The MGB GT V8 was one of those perfect matches of components it really was surprising it took a private entrepreneur, Ken Costello, to bring it to the market place. He saw the opportunity for the MGB engine bay to accommodate a bigger engine. After all, it was designed to accommodate a V4 engine that never got to production.

The Rover V8, nee Buick/Oldsmobile/Pontiac 215, was first fitted to a Rover P5B in 1967. The engine transformed the rather staid Rover and in the following years, several other Rover cars benefited with this engine. Morgan brokered a deal to use it in the recently demised Plus 8 model, a brilliant demonstration of the engines sports car potential.

The engine was a natural for the MGB, as not only was the engine bay ideally suited, but the all alloy V8 weighed virtually the same as the B series engine, so the handling was not upset in the same way that occurred with the MGC. It was powerful and efficient so the stunning performance was not at the cost of huge fuel bills.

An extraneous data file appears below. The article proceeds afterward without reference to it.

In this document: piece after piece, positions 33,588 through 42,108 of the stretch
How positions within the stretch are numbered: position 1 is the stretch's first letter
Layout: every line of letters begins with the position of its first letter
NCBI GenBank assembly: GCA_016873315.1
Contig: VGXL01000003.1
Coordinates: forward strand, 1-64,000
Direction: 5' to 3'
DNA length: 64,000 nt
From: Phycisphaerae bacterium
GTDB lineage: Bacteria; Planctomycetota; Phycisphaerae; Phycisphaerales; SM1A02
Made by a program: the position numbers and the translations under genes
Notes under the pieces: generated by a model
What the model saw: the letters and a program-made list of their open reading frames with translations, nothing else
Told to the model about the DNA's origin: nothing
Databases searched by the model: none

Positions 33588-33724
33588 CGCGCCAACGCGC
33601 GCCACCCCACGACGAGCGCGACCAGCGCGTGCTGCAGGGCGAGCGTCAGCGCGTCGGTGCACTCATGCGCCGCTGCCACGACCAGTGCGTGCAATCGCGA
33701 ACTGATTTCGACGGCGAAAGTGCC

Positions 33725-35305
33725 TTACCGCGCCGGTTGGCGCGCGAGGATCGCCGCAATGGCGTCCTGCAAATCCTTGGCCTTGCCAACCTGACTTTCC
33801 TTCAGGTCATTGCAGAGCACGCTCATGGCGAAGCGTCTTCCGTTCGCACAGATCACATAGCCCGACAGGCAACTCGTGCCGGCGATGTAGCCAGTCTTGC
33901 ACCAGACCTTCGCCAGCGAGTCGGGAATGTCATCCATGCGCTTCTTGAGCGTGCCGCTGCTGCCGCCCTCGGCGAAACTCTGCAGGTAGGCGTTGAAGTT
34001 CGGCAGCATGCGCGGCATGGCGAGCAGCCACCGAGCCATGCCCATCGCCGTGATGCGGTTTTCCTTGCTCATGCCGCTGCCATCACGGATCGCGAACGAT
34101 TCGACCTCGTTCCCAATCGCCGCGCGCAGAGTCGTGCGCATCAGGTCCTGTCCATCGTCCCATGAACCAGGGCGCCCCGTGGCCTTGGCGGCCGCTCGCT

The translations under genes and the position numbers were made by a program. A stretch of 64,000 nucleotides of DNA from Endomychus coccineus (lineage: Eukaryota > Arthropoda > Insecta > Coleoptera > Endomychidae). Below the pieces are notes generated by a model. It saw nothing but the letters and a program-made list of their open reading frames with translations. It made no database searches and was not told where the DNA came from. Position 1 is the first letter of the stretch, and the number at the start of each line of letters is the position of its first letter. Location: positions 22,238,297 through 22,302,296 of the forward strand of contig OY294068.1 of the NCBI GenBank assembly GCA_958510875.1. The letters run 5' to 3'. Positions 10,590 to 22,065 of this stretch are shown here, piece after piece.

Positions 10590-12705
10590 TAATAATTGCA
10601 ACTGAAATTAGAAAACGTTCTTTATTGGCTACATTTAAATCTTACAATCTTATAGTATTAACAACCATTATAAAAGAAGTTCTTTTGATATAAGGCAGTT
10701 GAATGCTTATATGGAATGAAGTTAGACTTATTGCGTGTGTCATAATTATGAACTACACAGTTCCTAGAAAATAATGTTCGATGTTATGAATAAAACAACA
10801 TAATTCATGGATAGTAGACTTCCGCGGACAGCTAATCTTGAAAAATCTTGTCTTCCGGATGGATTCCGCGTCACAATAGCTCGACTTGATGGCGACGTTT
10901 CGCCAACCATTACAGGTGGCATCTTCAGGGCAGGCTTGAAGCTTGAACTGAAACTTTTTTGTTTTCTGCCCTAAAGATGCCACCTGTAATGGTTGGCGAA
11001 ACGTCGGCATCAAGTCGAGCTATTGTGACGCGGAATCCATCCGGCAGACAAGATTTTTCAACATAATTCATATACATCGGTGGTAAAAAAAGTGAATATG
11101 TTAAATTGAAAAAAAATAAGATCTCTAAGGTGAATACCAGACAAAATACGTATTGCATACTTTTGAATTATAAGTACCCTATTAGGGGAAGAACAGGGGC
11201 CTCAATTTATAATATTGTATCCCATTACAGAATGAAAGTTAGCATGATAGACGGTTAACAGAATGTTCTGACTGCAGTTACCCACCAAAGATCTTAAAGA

BL was not blind to this and authorised Abingdon to produce their own version – within a straightjacket budget! Nevertheless, they managed to do a sterling job and the result appeared in mid 1973. The main criticism at launch was that the car looked too similar to the normal MGB GT but cost much more. The fuel crisis’s following the October 1973 middle east war set the scene for the demise of many big-engined cars, and this was the case for the V8, irrespective of the near 1800cc fuel economy, as in 1976 it was dropped after just 2591 were made. Since then, it is estimated more V8 conversions have been done.